This Year’s Oscar Animated Short Finalists Long on Style

Eclectic international mix competes in one of Acad’s most diverse categories

Get a Horse - Mickey Mouse

Although they represent a wide range of visual styles and media, the 10 films shortlisted for the Oscar for animated short include a broad spectrum of European and Asian styles, as well as one thoroughly modernized Mickey Mouse toon. The candidates were chosen from 56 pictures that qualified in the category.

In the striking “Possessions” (Sunrise Inc.), created for the upcoming anthology feature “Short Peace,” Shuhei Morita brings life to designs adapted from 19th century ukiyo-e woodblock prints. A samurai who takes refuge from a storm in a remote Shinto shrine must face the angry spirits of umbrellas, fabrics and other objects that resent being abandoned by humans after decades of faithful service.

Jonathan Ng offers a technically updated homage to traditional Chinese ink painting in “Requiem for Romance” (Kungfu Romance Prods.). A subtly shifting collage of simple, brush-stroke figures and moody blue washes, “Requiem” offers a visual counterpart to the conversation between an Asian-American couple whose relationship is dissolving.

Eoin Duffy uses CG to capture the look of origami paper-folding for Albert, a squirrel seeking his lost neckerchief in “The Missing Scarf” (Belly Creative Inc.). The clever design and crisp animation of the character offer an effective contrast to the simple graphic look of the other animals he encounters.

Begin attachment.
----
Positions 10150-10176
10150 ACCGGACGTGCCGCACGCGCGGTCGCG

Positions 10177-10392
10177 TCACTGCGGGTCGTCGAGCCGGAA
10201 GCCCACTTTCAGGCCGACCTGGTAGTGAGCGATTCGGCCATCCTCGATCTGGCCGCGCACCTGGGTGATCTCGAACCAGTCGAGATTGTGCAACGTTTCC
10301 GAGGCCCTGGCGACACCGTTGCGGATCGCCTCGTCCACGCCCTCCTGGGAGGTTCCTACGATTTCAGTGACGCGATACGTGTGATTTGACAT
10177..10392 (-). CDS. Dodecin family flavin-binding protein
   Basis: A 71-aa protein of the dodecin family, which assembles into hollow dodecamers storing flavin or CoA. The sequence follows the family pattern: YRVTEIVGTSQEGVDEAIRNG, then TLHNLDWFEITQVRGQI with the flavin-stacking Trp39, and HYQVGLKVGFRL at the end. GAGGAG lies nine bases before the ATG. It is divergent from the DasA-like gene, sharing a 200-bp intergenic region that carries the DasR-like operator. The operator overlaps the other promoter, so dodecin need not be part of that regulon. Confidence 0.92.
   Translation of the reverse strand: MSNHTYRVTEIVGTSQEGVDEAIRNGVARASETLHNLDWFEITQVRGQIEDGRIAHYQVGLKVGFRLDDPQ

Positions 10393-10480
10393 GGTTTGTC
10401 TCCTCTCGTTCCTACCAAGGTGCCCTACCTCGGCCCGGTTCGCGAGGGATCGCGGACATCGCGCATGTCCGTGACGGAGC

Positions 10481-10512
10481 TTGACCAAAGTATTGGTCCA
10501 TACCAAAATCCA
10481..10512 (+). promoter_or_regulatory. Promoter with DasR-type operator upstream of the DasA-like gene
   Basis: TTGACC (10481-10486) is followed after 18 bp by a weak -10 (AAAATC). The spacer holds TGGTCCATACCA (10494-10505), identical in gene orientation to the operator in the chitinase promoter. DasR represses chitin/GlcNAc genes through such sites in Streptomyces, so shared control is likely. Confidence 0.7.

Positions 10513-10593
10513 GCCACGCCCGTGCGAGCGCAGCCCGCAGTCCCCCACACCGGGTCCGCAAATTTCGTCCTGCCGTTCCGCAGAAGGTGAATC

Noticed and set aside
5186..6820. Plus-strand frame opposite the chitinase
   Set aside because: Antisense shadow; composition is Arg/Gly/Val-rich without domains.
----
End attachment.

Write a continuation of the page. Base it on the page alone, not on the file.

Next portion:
The constantly metamorphosing images in Theodore Ushev’s “Gloria Victoria” (National Film Board of Canada) include quotes from many 20th century painters, including Wassily Kandinsky, Paul Klee and Pablo Picasso. The shifting visuals move to excerpts from Dmitri Shostakovich’s Seventh Symphony (“Leningrad”).

In contrast, the faceless figures in Daniel Sousa’s “Feral” (Daniel Sousa), a monochromatic, more deliberately paced story about a “wild child” raised by wolves, recall the alienation in the canvases of Giorgio DeChirico.

Other artists found inspiration in the work of animators and live-action filmmakers. “Mr. Hublot” (Zeilt Prods.) by Laurent Witz and Alexandre Espigares, the tale of a mechanical man finding much-needed companionship with a mechanical puppy in a frantic world, recalls the look of Katsuhiro Otomo’s “Steamboy” and other Steampunk visionaries.

The bleak seaside landscapes and lumpy stop-motion figures in “Hollow Land” by Uri and Michelle Kranot
(Dansk Tegnefilm, Les Films de l’Arlequin and the National Film Board of Canada) suggest simplified versions of the dark fantasies of Czech director Jan Svankmajer.

Chris Landreth, who won the Oscar for 2004’s “Ryan,” combines live action, motion capture and CG in “Subconscious Password” (National Film Board of Canada with the participation of Seneca College Animation Arts Centre and Copperheart Entertainment), an evocation of a man’s panicky efforts to remember the name of a friend he bumps into one night in a bar.

Max Lang and Jan Lachauer, who were nominated for 2010’s “The Gruffalo,” tell another additive children’s story in “Room on the Broom” (Magic Light Pictures), adapted from a book by Julia Donaldson and Axel Scheffler. The friendly witch and her growing troupe of familiars recall the brightly colored look of marzipan holiday candy.

Finally, Lauren MacMullan’s “Get a Horse!” (Walt Disney Feature Animation) seamlessly blends hand-drawn and computer animation into a fast-paced tribute to the classic Mickey Mouse shorts of late ’20s and early ’30s. A clever juxtaposition of cutting-edge 3D technology and the weightless “rubber hose” animation of the silent and early sound era, “Get a Horse!” provides a welcome reminder of the humor and appeal that made Mickey the most popular animated character in the world within a year of his debut in 1928.